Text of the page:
"Yes," said Bob, between his teeth, "and how red he turned when he knew that we must have heard him. And he is the man our father once helped when he was sorely distressed! This insult can only be wiped out in one way."

"In only one way, brother," breathed Sandy.

"And since mother has brought father to her way of thinking, it falls on us to give Abner Hodgkins his lesson," went on Bob, his eyes taking on a steely glitter at thought of the many ill turns that had of late been showered on their heads.

"But we must not let mother know," ventured the younger brother.


"Surely not. Mother would never consent. In her eyes only the last necessity excuses fighting. After it is all over she will forgive us," said Bob, his voice unconsciously becoming very tender.

"Perhaps they will have some care how they let their wicked tongues wag after they hear what has happened to one tattler," went on Sandy.

"Then you are with me?" asked the elder brother, eagerly.

"The sooner the better!" cried Sandy, impulsive as usual; "let us go now, and strike while the iron is hot!"

"Agreed. For Kate said he had arrived home just as she left, for he called out after her to know where she was going. I am ready, Sandy!"

The fact that the man under discussion was one of the most muscular in all that border community did not seem to worry the two boys at all, for they were fairly burning with a desire to avenge the constant insults cast upon their loved ones.

Grasping the arm of Sandy, Bob turned around to hurry away ere any one could see them, and, guessing their mission, bring it to[64] a halt. Then he caught his breath, and his pale face took on the color of confusion. For he found himself confronted by his mother, the very last person in all the world whom he would have wished to see under such conditions.

While listening to Kate's pitiful story she had observed the signal that passed between them. Understanding her boys, she knew what thoughts must be passing through their heated brains. And when they slipped away, unobserved as they believed, that fond heart had lost no time in following.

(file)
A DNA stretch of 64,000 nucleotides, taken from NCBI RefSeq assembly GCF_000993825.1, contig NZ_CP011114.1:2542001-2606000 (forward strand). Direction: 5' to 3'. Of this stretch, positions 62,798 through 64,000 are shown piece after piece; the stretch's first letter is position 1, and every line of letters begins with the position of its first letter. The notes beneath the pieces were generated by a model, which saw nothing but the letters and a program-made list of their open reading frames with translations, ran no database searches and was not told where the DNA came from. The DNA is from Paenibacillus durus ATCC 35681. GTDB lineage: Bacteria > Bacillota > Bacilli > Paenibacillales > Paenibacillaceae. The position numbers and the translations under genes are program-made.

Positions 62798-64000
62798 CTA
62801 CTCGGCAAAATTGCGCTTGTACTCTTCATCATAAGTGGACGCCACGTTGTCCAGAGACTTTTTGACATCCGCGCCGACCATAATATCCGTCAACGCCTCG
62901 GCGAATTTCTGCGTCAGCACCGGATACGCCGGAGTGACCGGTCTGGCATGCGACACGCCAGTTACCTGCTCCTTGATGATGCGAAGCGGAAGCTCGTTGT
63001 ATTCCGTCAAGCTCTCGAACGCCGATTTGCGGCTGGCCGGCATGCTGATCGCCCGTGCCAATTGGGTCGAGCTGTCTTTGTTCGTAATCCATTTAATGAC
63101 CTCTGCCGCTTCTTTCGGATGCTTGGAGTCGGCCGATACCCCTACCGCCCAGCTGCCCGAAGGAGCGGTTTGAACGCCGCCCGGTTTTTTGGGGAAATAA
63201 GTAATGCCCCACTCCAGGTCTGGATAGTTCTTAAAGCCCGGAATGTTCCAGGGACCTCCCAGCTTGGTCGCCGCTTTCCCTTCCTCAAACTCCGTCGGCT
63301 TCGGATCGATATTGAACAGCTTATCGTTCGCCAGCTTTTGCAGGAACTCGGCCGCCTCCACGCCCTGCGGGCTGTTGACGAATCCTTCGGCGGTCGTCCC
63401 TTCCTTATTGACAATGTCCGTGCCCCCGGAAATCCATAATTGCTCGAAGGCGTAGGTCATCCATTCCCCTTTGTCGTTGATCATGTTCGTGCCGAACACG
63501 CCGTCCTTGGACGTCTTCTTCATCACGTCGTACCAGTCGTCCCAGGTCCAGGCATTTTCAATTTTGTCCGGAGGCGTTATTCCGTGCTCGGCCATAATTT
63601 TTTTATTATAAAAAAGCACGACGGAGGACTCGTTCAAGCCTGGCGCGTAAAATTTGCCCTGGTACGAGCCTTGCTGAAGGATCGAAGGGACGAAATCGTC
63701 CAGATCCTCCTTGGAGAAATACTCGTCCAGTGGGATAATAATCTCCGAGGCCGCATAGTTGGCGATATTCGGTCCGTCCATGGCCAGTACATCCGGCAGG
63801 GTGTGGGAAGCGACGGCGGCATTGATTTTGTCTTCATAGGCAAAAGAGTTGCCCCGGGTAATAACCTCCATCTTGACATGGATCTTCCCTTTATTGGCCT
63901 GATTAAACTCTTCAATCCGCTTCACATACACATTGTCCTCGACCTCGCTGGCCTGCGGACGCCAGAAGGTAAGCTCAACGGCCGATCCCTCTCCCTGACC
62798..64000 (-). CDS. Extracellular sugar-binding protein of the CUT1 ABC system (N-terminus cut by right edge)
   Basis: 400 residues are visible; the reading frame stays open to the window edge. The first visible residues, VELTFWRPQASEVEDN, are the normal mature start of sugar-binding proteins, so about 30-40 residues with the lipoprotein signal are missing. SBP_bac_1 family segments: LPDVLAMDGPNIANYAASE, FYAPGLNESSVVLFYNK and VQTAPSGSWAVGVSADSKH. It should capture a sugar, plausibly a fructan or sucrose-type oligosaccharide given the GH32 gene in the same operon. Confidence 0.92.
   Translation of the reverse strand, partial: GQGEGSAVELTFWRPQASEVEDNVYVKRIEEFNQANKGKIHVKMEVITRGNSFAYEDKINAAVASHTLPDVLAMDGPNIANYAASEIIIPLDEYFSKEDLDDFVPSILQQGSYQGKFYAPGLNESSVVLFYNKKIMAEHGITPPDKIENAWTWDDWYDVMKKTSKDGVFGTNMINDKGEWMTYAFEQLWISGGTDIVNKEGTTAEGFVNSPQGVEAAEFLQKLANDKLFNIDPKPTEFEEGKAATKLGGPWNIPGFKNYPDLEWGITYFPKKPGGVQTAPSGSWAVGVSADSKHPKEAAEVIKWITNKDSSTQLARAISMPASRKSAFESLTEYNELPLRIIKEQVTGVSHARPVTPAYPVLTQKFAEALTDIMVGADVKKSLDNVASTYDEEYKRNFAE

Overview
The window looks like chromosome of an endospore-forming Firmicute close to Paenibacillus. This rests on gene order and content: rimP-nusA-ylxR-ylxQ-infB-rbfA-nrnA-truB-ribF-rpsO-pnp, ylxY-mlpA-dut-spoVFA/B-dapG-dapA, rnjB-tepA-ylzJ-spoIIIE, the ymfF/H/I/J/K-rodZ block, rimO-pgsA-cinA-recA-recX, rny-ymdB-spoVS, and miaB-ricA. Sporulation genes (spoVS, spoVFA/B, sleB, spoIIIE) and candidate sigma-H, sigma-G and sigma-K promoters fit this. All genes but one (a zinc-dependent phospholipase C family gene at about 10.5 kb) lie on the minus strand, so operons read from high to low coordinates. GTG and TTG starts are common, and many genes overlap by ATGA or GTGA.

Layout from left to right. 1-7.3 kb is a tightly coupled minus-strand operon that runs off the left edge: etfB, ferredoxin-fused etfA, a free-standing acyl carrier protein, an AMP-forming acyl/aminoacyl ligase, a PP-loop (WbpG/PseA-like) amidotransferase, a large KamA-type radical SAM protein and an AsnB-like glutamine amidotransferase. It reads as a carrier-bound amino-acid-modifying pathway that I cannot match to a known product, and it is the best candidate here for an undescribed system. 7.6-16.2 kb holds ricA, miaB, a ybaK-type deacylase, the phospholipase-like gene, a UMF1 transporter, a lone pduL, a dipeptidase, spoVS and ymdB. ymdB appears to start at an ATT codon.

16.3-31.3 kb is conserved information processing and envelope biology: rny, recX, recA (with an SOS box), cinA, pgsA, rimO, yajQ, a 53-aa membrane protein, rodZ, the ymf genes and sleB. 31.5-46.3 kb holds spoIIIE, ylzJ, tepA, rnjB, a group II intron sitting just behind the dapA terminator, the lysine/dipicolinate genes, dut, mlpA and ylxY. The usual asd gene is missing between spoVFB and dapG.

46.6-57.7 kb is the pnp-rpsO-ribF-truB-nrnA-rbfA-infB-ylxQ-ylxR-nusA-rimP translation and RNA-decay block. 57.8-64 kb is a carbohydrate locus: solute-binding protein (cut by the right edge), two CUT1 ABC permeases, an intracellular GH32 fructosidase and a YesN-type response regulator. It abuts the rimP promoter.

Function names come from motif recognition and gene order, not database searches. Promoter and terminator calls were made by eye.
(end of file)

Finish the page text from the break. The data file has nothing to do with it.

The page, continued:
"I hope, my sons," she said sweetly, as she placed a hand on an arm of each, "that you are not thinking of doing aught that would only add to our troubles. Heaven knows that we have enough to bear now. Two wrongs, you know, never yet made a right. We must bear our cross, knowing that in good season this bitter cloud will pass away. Promise me that you will neither of you seek Abner Hodgkins, nor have one word to say to him should you meet!"

The two confused boys looked at each other rather whimsically. They knew they could refuse their mother nothing. And perhaps, too,[65] at that moment they realized the utter folly of the course they had mapped out.

So they promised, and, with an arm about the waist of each, she accompanied them back to the cabin.

The balance of that day passed slowly. Every one was uneasy save possibly Pat O'Mara, whose jolly disposition could never be cast down. And that evening, after supper, as they gathered around the blazing fire, he exerted himself as never before to sway the minds of these good friends.

The boys sat there on the bench that stood against the wall, and listened with wide-open ears when by degrees the trapper came around to the entrancing subject of that magical country whose beauties he seemed never to tire of telling. David Armstrong and his wife harkened also, but said little, leaving it to Bob and his brother to ask questions.

It was a cozy picture. The flames darted up the wide-throated chimney and took the place of the customary candle in lighting the room, glancing from the walls, where the chinks between the roughly hewn logs had been filled with hardened clay, and then whitewashed.

Herbs hung from the rafters overhead. High[66] up alongside the chimney several packages of the dried venison Sandy disliked so much had their places. The shiny brass kettle, an heirloom in the family, stood upon the hob near the flames, and occasionally sang a low accompaniment to the trapper's enticing tales.

Would the new country offer them as comfortable a home as this? After all, so long as the mother were spared, it must ever be her deft hand that made home what it was; and no matter whether here in Virginia, or far off on the banks of the storied Ohio, it would be the same.

"But how about the Indians, Pat?" asked Sandy finally. "You have told us little of the red men. Are they disposed to be friendly; or would we have to fight whenever we ran across them?"

"That is the only darrk spot to the picture, me byes," returned the trapper, with a sigh. "Sorry am I to say the same, but the rid divels are all for makin' throuble. But 'tis numbers that may hould thim in check. Troth, if enough whites iver r'ach the shore of that enchantin' river, they kin bid the Injuns defiance. In union there is strength, ye know,[67] Sandy, bye. 'Tis thim same rid divils that gives me pain in me hearrt."

To the boys, however, this was not so serious a drawback. In common with most young fellows of the day they had a contempt for the valor of the native sons of the forest. It was not so with the gentle mother; and her eyes involuntarily sought those of her husband, while she shivered at the thought of the loneliness that must encompass pilgrims who emigrated beyond the mountain chain, losing themselves in the untracked wilderness.

But David was himself rapidly coming around. It is human nature not to compare the ills we know not of with those visible ones by which we find ourselves confronted on every hand.